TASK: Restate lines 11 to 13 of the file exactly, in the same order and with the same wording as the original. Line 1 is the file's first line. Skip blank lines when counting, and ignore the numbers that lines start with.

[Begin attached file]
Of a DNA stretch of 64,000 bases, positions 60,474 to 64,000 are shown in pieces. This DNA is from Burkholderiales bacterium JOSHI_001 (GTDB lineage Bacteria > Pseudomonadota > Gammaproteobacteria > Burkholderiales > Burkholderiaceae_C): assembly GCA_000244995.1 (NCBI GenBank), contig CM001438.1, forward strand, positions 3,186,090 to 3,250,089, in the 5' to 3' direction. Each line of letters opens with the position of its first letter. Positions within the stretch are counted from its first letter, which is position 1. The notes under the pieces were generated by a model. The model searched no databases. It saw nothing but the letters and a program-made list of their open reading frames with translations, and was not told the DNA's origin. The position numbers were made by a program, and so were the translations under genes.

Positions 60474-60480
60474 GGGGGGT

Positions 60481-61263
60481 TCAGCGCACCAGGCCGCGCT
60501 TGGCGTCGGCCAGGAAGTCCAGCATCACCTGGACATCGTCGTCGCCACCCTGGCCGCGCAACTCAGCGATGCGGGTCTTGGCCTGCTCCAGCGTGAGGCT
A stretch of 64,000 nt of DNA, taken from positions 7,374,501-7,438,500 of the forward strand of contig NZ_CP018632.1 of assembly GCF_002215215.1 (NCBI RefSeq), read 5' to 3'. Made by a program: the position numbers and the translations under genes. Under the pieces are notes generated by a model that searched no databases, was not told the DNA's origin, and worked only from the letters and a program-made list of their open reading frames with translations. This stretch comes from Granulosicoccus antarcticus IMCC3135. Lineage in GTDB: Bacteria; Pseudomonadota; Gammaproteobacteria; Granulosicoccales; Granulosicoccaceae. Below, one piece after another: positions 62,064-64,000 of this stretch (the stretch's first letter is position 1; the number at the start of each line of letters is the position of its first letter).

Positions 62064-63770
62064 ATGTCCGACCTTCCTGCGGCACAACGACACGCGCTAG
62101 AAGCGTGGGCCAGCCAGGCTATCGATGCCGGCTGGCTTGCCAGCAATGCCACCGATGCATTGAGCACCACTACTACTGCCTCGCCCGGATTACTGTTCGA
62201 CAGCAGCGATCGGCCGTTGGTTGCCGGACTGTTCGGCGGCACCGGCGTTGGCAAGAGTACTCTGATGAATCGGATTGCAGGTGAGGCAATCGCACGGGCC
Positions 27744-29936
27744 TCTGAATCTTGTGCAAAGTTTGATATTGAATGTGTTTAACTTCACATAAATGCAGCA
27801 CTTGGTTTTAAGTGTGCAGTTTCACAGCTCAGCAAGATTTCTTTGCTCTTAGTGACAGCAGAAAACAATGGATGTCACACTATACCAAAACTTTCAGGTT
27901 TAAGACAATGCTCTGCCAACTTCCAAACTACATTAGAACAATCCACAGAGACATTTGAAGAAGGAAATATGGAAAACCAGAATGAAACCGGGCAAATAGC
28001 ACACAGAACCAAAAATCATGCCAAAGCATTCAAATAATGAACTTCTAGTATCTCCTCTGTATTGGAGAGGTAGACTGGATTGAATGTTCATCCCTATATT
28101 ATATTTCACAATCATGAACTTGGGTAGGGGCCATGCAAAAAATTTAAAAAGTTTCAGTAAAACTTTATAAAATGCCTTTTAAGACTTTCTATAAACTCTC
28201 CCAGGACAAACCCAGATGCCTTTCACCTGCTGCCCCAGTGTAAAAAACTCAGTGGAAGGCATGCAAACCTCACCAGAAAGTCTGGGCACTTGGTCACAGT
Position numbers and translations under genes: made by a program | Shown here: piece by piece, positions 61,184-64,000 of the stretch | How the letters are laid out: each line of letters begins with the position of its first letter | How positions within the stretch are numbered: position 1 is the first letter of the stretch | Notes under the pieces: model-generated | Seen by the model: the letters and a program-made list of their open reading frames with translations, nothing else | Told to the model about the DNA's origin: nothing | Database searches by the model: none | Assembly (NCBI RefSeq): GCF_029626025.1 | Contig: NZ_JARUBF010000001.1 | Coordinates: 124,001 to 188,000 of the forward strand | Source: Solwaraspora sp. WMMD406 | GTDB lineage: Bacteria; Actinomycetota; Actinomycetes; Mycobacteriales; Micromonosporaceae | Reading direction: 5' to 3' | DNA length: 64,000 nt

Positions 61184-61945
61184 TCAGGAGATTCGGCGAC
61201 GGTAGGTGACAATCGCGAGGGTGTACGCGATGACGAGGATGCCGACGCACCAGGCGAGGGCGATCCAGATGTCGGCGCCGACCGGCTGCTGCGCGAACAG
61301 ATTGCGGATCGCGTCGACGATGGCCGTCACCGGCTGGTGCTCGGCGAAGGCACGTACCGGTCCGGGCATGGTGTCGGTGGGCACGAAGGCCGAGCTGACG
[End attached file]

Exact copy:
62201 CAGCAGCGATCGGCCGTTGGTTGCCGGACTGTTCGGCGGCACCGGCGTTGGCAAGAGTACTCTGATGAATCGGATTGCAGGTGAGGCAATCGCACGGGCC
Positions 27744-29936
27744 TCTGAATCTTGTGCAAAGTTTGATATTGAATGTGTTTAACTTCACATAAATGCAGCA